DETROIT (WXYZ) - At a hearing today on the federal corruption case of former Detroit Mayor Kwame Kilpatrick and three others, U.S. District Court Judge Nancy Edmunds laid out ground rules on how she wants the trial to go.
Kilpatrick, his father Bernard Kilpatrick, friend Bobby Ferguson and former city water chief Victor Mercado were not in court this afternoon. The four men have been indicted for running a criminal enterprise out of city hall and other charges.
Next week, the trial officially begins with the judge, defense lawyers and prosecutors questioning potential jurors. When they whittle down the jury pool to 66 people, the defense will be allowed to reject 28 jurors without having to give a reason. Prosecutors will do the same, but can only reject 14 potential jurors.
Hours before a juror is questioned, they will be given a copy of the governments’ witness list to see if there may be someone they know.
If they do know one of the witnesses, that would eliminate them from serving on the case.
The judge also said that once the jury is selected, the court will break for the day and opening statements will be heard the follow day.
The prosecution revealed plans to use some evidence it has collected including some text messages and portions of wire tap recordings, in their opening statement. Defense attorneys objected saying it should not be allowed since it will not have been admitted as evidence that early in the case. Edmunds said she would review what the prosecution plans to present and decide if they will be allowed to use it at that time.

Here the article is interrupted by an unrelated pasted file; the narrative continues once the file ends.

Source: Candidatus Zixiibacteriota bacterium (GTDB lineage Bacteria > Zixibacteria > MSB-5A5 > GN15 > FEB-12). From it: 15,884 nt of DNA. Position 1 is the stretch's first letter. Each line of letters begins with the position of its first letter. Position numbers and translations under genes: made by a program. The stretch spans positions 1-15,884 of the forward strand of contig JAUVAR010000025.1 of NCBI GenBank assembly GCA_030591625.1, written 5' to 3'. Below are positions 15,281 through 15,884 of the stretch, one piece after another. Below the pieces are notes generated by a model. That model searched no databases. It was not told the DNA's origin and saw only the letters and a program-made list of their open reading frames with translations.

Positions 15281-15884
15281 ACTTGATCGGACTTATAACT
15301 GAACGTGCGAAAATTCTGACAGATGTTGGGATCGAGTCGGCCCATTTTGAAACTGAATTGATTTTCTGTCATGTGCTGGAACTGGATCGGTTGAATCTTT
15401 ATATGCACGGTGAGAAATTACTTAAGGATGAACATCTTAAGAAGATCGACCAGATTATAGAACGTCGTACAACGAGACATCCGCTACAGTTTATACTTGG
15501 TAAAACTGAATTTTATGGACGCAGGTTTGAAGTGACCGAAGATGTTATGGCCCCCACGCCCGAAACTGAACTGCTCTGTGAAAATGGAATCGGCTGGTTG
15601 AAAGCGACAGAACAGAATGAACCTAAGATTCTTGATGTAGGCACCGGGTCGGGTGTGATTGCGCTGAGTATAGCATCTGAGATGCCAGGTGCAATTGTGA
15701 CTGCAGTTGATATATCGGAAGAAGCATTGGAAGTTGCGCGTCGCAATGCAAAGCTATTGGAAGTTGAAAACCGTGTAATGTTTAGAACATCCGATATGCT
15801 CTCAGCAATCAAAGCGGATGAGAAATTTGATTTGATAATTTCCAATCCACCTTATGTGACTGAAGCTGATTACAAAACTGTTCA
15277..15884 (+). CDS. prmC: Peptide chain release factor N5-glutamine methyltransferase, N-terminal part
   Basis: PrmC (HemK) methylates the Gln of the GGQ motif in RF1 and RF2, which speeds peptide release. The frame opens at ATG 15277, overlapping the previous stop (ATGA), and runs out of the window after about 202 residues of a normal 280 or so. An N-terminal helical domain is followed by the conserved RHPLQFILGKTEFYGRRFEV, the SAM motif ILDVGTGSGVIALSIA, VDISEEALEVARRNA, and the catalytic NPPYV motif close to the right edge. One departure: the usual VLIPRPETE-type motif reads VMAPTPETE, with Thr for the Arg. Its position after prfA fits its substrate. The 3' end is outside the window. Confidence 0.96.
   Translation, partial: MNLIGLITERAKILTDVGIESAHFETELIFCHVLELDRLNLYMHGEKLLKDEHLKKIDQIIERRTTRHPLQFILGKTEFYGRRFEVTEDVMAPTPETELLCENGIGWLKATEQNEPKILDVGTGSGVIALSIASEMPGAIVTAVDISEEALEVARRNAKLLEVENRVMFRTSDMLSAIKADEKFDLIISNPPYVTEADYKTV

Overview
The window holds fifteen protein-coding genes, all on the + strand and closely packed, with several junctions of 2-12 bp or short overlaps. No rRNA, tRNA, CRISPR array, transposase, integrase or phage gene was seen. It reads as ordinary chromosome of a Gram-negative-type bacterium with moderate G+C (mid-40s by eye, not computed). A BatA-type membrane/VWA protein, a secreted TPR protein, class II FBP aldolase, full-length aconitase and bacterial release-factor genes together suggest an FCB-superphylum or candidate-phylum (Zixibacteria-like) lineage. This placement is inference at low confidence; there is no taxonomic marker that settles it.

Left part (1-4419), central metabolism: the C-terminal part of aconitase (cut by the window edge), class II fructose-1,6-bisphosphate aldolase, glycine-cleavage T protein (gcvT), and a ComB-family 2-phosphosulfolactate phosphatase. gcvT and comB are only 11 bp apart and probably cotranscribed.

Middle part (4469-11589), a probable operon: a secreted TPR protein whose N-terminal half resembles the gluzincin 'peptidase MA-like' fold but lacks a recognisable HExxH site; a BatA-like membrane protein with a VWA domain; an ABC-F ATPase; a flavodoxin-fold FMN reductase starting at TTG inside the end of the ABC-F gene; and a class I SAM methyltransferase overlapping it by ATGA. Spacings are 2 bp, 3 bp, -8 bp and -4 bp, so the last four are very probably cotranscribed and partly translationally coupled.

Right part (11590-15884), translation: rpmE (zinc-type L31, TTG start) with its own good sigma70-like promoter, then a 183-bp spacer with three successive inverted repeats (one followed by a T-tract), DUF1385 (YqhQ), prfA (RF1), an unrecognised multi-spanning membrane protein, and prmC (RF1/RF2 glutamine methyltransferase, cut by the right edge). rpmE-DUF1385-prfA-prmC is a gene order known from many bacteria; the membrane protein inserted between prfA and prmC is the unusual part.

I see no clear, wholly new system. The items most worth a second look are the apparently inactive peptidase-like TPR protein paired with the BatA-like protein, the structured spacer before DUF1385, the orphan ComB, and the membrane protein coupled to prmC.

Edmunds does not plan to limit the length of opening statements.
We will have complete coverage of the trial which begins Sept. 6.
Copyright 2012 Scripps Media, Inc. All rights reserved. This material may not be published, broadcast, rewritten, or redistributed.
Like so many around the world, Nelson Mandela's story captured the heart and imagination of a Detroit area photographer. Years later, she would capture some of Mandela's most magical milestones.
When he was released from prison, Nelson Mandela went on a tour in the U.S. but he only visited 11 cities. Detroit was one of them. He spoke at Tiger Stadium on June 28, 1990.
Reaction is pouring in from around the world to the death of Nelson Mandela.